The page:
Bai Iear 15 or sou, it wud fainali bi posibl tu meik ius ov thi ridandant letez “c”, “y” and “x” — bai now jast a memori in the maindz ov ould doderez — tu riplais “ch”, “sh”, and “th” rispektivli. Fainali, xen, aafte sam 20 iers ov orxogrefkl riform, wi wud hev a lojikl, kohirnt speling in ius xrewawt xe Ingliy-spiking werld.

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Our Strange Lingo

by Lord Cromer

When the English tongue we speak
Why is break not rhymed with freak?
Will you tell me why it’s true
We say sew but likewise few?
And the maker of a verse
Cannot cap his horse with worse?
Beard sounds not the same as heard —
Cord is different from word.
Cow is cow, but low is low —
Shoe is never rhymed with foe.
Think of hose and dose and lose,
and of goose — and yet of choose.
Think of comb and tomb and bomb.
Doll and roll, and home and some.
and since pay is rhymed with say,
Why not paid with said, I pray?
We have blood and food and good —
Mould is not pronounceed like could.
Wherefore done, but gone and lone —
Is there any reason known?
And, in short, it seems to me
Sounds and letters disagree!

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English is a Crazy Language

by Richard Lederer

Let’s face it — English is a crazy language. There is no egg in eggplant nor ham in hamburger; neither apple nor pine in pineapple. English muffins weren’t invented in England, nor French fries in France. Sweetmeats are candies while sweetbreads, which aren’t sweet, are meat.

We take English for granted. But if we explore its paradoxes, we find that quicksand can work slowly, boxing rings are square and a guinea pig is neither from Guinea nor is it a pig.

And why is it that writers write but fingers don’t fing, grocers groce and hammers don’t ham? If the plural of tooth is teeth, why isn’t the plural of booth beeth? One goose, 2 geese. So one moose, 2 meese? One index, 2 indices?

Doesn’t it seem crazy that you can make amends but not one amend, that you comb through annals of history but not a single annal? If you have a bunch of odds and ends and get rid of all but one of them, what do you call it?

If teachers taught, why didn’t preacher praught? If a vegetarian eats vegetables, what does a humanitarian eat? If you wrote a letter, perhaps you bote your tongue?

Sometimes I think all the English speakers should be committed to an asylum for the verbally insane. In what language do people recite at a play and play at a recital? Ship by truck and send cargo by ship? Have noses that run and feet that smell? Park on driveways and drive on parkways?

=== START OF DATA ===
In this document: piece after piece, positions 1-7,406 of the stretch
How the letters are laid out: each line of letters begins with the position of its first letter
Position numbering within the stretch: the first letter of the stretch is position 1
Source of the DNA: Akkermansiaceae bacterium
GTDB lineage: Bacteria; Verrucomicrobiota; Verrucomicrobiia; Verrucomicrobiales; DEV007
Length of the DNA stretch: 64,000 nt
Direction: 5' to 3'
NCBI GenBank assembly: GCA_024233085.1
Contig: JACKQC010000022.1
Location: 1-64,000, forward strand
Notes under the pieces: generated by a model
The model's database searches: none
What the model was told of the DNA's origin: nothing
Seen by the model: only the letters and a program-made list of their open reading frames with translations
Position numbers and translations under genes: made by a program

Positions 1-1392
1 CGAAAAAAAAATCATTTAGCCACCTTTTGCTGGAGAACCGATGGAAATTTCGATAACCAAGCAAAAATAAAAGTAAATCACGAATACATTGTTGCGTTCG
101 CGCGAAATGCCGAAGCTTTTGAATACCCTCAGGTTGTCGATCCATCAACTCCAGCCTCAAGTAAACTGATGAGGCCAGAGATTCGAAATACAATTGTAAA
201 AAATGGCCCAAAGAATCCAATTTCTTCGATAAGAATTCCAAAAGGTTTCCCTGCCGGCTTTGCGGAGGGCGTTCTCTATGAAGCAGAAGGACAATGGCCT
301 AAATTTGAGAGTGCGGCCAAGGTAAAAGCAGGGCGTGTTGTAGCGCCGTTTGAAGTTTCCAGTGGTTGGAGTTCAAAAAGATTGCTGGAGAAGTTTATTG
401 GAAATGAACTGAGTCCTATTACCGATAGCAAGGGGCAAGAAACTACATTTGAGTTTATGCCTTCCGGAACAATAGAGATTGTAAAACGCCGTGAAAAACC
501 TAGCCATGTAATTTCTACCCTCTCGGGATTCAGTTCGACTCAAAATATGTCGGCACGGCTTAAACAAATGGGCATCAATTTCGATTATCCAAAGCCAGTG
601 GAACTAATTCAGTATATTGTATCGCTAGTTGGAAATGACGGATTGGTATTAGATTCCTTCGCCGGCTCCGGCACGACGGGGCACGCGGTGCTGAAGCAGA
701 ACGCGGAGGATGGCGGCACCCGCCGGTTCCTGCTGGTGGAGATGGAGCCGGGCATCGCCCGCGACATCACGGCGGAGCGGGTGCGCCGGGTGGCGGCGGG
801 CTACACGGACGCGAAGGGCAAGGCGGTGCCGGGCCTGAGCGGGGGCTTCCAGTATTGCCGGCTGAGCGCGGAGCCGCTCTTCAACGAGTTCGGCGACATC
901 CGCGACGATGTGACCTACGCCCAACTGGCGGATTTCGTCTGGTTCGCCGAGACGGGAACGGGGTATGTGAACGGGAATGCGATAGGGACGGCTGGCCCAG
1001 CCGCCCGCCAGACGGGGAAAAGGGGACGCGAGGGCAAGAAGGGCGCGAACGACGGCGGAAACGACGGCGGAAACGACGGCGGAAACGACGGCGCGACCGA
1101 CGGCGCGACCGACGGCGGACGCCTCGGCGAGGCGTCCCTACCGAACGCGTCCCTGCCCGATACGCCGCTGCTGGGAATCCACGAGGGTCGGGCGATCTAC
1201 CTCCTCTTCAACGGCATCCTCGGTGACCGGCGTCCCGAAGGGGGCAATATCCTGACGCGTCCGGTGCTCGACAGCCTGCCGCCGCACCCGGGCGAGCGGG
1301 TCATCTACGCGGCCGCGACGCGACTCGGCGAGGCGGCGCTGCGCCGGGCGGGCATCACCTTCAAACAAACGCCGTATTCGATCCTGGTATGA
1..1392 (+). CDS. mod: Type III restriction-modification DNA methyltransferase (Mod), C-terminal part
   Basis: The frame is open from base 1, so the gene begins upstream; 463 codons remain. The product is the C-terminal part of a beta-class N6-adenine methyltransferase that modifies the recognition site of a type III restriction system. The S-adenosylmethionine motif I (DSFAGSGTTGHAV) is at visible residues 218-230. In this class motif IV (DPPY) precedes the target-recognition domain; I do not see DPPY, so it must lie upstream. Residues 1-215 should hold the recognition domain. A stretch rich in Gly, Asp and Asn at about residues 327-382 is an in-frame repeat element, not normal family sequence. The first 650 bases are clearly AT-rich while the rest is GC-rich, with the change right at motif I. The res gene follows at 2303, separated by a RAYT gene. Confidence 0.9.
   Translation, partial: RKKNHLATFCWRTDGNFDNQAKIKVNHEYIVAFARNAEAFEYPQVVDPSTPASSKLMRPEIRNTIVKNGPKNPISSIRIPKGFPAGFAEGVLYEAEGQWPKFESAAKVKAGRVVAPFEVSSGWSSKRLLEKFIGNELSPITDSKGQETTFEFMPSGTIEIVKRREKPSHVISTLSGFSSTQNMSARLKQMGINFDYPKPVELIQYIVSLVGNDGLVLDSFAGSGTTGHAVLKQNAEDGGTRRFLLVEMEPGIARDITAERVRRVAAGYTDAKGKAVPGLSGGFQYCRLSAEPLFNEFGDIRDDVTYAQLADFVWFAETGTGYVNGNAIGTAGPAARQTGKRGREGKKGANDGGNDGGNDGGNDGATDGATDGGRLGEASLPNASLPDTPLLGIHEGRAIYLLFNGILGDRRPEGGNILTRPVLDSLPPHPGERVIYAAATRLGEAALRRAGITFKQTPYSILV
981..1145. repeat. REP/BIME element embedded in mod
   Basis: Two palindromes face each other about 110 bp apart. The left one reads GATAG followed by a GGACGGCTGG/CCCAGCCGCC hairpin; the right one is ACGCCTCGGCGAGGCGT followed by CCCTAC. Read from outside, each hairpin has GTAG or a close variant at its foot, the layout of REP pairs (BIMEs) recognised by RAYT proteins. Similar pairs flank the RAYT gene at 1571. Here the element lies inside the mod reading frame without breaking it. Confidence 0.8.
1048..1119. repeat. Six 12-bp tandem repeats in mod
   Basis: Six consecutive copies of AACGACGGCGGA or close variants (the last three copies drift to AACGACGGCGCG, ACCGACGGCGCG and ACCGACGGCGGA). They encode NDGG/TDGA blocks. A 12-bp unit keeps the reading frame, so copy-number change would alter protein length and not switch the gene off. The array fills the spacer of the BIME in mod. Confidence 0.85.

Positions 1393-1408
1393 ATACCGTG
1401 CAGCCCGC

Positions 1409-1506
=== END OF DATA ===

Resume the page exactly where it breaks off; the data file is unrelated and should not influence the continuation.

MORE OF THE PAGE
How can a slim chance and a fat chance be the same, while a wise man and wise guy are opposites? How can overlook and oversee be opposites, while quite a lot and quite a few are alike? How can the weather be hot as hell one day and cold as hell another.

Have you noticed that we talk about certain things only when they are absent? Have you ever seen a horseful carriage or a strapful gown? Met a sung hero or experienced requited love? Have you ever run into someone who was combobulated, gruntled, ruly or peccable?

And where are all those people who ARE spring chickens or who would ACTUALLY hurt a fly?

You have to marvel at the unique lunacy of a language in which your house can burn up as it burns down, in which you fill in a form by filling it out and in which an alarm clock goes off by going on.

English was invented by people, not computers, and it reflects the creativity of the human race (which, of course, isn’t a race at all). That is why, when the stars are out, they are visible, but when the lights are out, they are invisible. And why, when I wind up my watch, I start it, but when I wind up this essay, I end it.

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Phoney Phonetics.

One reason why I cannot spell,
Although I learned the rules quite well
Is that some words like coup and through
Sound just like threw and flue and Who;
When oo is never spelled the same,
The duice becomes a guessing game;
And then I ponder over though,
Is it spelled so, or throw, or beau,
And bough is never bow, it’s bow,
I mean the bow that sounds like plow,
And not the bow that sounds like row
The row that is pronounced like roe.
I wonder, too, why rough and tough,
That sound the same as gruff and muff,
Are spelled like bough and though, for they
Are both pronounced a different way.
And why can’t I spell trough and cough
The same as I do scoff and golf?

Why isn’t drought spelled just like route,
or doubt or pout or sauerkraut?
When words all sound so much the same
To change the spelling seems a shame.
There is no sense – see sound like cents
in making such a difference
Between the sight and sound of words;
Each spelling rule that undergirds
The way a word should look will fail
And often prove to no avail
Because exceptions will negate
The truth of what the rule may state;
So though I try, I still despair
And moan and mutter “It’s not fair
That I’m held up to ridicule
And made to look like such a fool
When it’s the spelling that’s at fault.
Let’s call this nonsense to a halt.”

Attributed to Vivian Buchan, NEA Journal 1966/67, USA

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Why English is so Hard to Learn

We must polish the Polish furniture.
He could lead if he would get the lead out.
The farm was used to produce produce.
The dump was so full that it had to refuse more refuse.
The soldier decided to desert in the desert.
This was a good time to present the present.
A bass was painted on the head of the bass drum.
When shot at, the dove dove into the bushes.
I did not object to the object.
The insurance was invalid for the invalid.
The bandage was wound around the wound.
There was a row among the oarsmen about how to row.
They were too close to the door to close it.
The buck does funny things when the does are present.
They sent a sewer down to stitch the tear in the sewer line.
To help with planting, the farmer taught his sow to sow.
The wind was too strong to wind the sail.
After a number of injections my jaw got number.
Upon seeing the tear in my clothes I shed a tear.
I had to subject the subject to a series of tests.
How can I intimate this to my most intimate friend?
I read it once and will read it agen
I learned much from this learned treatise.
I was content to note the content of the message.
The Blessed Virgin blessed her. Blessed her richly.
It’s a bit wicked to over-trim a short wicked candle.
If he will absent himself we mark him absent.
I incline toward bypassing the incline.
This poem is quoted on many websites.

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2 Responses

  1. Damian O'Brien
    |

    Hi Julia. You might be interested in my book If Houses Why Not Mouses? Check it out on amazon

    http://www.amazon.com/If-Houses-Why-Not-Mouses/dp/1909395595/ref=sr_1_1?ie=UTF8&qid=1374651202&sr=8-1&keywords=if+houses+why+not+mouses

    Keep up the good work with the blog.

    Best wishes
    Damian O’Brien